Corporate finance is the area of finance that focuses on monetary decisions made by companies and the tools and analysis used to make such decisions.

The ultimate goal is to create value for the shareholder or the stakeholders.

The decisions that are made can be divided into two blocks.


The companies have three sources of financing: (i) equity funds or contributed by shareholders, (ii) funds from third parties or contributed by lenders and (iii) own funds generated by the company.

Companies turn to these sources of financing to finance their needs based on the costs and availability of these or the intended use of funds.

The pillar on all of them is the WACC or weighted average cost of capital that will be a key measure in making short and long-term decisions. The WACC measures the average cost of raising funds from a company based on its composition of funding sources.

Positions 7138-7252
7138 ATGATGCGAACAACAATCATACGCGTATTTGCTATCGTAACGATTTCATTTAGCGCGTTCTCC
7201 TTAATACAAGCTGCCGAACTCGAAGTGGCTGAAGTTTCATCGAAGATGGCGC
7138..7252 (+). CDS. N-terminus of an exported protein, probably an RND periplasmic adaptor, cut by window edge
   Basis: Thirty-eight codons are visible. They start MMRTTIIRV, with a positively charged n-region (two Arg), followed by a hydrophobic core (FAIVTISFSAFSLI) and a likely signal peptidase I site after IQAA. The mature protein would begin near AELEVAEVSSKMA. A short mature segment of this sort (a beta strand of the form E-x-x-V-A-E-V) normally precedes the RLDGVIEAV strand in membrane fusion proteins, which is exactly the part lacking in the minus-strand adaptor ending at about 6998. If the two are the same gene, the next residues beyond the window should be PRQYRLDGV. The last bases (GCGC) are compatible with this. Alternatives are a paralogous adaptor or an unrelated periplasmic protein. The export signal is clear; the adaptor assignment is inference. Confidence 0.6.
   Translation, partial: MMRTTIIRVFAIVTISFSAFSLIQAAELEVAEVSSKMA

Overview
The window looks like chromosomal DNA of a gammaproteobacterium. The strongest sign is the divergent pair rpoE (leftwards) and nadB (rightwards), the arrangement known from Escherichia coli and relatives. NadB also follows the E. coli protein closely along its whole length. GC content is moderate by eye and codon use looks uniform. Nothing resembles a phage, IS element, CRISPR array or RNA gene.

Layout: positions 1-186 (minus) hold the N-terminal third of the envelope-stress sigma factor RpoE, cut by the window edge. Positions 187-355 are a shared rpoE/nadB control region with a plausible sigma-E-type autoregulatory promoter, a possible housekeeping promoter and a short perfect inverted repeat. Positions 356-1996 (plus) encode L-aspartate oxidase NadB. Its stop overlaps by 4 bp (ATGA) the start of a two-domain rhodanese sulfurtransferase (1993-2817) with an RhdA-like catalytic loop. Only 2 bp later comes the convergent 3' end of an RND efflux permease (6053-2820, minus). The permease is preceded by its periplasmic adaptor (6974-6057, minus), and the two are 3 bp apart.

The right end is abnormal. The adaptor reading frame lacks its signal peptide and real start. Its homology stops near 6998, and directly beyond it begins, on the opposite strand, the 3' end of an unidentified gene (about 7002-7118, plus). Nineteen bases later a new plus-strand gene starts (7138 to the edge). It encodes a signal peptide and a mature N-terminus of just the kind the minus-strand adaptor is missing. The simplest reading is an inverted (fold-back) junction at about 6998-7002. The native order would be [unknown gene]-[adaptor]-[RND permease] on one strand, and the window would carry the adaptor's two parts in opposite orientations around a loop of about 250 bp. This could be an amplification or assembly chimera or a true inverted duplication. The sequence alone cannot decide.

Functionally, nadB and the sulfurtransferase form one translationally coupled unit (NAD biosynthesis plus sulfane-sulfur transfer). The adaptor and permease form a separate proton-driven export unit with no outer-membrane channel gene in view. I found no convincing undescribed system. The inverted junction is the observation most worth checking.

The main financing decisions include operations such as debt issuance, refinancing, capital increases, divestitures, stock exchanges through issuance of new shares, entry of venture capital funds...


Companies have to make investment decisions to use the funds they capture or generate in their activity. Investment decisions may be an increase in fixed assets to increase production in the case of industrial activities or investment in hiring of personnel in the case of service industries or intellectual capital.

The pillar on these decisions is the ROIC or return on capital invested which will be a key measure when making decisions in the short and long term.

The main investment decisions may include, for example, company acquisitions, strategic alliances, commercial agreements with clients or absorption mergers with companies with complementary businesses...

Investment and financing decisions need to be made in a coordinated way with the goal of ROIC being sustainable over the long term over WACC. That will be the way to create value in the company and therefore, for stakeholders including shareholders and owners of the company.